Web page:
Ever feel like you’re “eating perfectly” but still not losing weight?
It’s possible. But it’s not what happens most often.
Usually, there are one of two things going on:
Problem #1: You’re eating more than you realize.
Problem #2: What you think is the “right amount”... isn’t.
Or, it could be both.
Here’s a fun example…
Let’s say you’re trying to lose weight and eating 500 fewer daily calories than what you’d need to maintain your weight.
Hypothetically, that’s enough to lose one pound a week.
That’s with no... hiccups.
Maybe you’ve got a great routine down, and you’re consistently eating the same amount and nailing your calorie intake goal. You even have enough room in your daily diet for two glasses of wine (one with dinner and one after).
You like eating this way, and it feels pretty sustainable.
Perfect. Except a couple of things…
Your two glasses of wine are actually 8 ounces each (200 calories), instead of the standard 5 ounces (125 calories). Those liberal pours give you an extra 150 calories a day.
This is really easy to do, just check out the photo below.
The glass on the left has 8 ounces of red wine. On the right, 5 ounces (a “standard serving”).
As you can see, the shape and size of the glass make it hard to eyeball portion size. There’s not much room for error.
But that’s not all…
On Saturday night, you have friends over and grab curbside from the Cheesecake Factory. You order the Thai Coconut Lime Chicken, which sounds reasonable and looks pretty healthy.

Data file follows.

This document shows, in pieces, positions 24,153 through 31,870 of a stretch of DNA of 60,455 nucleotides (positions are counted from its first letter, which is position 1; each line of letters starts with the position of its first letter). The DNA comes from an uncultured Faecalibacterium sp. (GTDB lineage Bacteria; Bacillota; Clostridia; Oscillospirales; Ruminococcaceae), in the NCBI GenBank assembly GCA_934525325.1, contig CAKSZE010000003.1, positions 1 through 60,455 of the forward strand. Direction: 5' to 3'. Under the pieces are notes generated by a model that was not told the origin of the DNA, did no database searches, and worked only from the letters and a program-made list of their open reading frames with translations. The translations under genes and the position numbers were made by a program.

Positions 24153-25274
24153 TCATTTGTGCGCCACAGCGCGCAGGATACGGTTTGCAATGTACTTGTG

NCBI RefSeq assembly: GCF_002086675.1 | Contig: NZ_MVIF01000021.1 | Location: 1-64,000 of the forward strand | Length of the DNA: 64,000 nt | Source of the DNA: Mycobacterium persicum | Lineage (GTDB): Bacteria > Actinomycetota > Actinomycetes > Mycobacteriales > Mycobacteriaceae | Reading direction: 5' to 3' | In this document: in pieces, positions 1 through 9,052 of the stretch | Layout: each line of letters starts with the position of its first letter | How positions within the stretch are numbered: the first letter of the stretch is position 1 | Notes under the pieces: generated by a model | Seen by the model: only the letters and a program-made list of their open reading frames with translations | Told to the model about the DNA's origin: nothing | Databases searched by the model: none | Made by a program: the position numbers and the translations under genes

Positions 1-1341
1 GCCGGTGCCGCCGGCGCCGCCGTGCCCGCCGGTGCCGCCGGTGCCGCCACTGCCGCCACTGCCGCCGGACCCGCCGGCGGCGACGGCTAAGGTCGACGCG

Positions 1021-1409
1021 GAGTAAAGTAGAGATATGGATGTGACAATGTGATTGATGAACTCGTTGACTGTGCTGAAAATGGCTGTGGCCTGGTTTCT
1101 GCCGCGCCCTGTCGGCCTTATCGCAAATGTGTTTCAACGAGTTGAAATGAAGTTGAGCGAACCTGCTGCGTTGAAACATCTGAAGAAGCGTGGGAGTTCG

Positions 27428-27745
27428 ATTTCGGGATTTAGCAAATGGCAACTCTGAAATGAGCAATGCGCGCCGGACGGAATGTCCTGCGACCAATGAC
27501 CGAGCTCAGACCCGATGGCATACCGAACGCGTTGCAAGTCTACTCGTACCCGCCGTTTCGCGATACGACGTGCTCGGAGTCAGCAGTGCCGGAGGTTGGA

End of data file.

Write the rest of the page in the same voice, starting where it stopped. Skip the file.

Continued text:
But… it’s 1,980 calories. And because your friends overstay (okay, you encouraged them!), you have four “servings” of wine instead of your usual two.
Despite your consistent eating, after the extra wine and the one meal from Cheesecake Factory, you end up with just a 70 calorie deficit for the week versus your planned 3,500 calorie deficit.
So you don’t lose weight.
Disappointing, for sure.
This is a pretty simplistic example, but it’s exactly the kind of thing that happens to many folks who struggle to lose weight despite feeling like they’re eating exactly how they planned. Because they were—almost.
What about Problem #2?
Well, your individual body may be playing a role in your challenges, too. For example:
► Your basal metabolic rate—the energy you need just to fuel your organs and biological functions to stay alive—can vary by 15 percent. For the average person, that’s roughly 200-270 calories a day.
► Sleep deprivation can cause a 5-20 percent change in metabolism (the equivalent of 200-500 calories a day).
► For women, the phase of their menstrual cycle can affect metabolism by another 150 calories a day or so.
This is why all calorie calculations are just a starting point. You try to consistently eat a certain amount, and if after, say 2-3 weeks you’re not seeing changes, you can adjust.
But it’s not necessarily just about cutting more calories. It could be, for example, that “the fix” is getting more sleep. Or moving a little more.
This is where nutrition coaching can be really valuable. Because you don’t have to figure it out by yourself. There are people out there who can—and want to—help.